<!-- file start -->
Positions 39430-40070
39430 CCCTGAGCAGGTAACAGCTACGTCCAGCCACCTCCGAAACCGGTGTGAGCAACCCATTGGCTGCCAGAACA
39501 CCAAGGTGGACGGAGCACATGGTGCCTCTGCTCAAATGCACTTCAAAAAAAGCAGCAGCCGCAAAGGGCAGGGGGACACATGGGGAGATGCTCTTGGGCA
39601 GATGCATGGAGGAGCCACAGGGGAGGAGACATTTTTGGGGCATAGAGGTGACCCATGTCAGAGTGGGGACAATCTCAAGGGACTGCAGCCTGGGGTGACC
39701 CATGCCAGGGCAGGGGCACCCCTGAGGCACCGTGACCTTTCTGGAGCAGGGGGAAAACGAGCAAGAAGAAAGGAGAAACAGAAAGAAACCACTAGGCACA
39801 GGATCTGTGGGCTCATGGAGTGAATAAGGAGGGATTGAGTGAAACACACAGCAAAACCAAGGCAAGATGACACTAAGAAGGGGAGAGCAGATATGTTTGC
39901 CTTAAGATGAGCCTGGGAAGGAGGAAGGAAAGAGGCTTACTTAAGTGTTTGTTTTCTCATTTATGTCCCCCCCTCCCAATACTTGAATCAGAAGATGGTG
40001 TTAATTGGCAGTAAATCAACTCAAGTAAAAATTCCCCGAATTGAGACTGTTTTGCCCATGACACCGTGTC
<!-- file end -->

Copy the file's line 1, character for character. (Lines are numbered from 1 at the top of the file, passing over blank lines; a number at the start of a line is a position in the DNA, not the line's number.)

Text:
Positions 39430-40070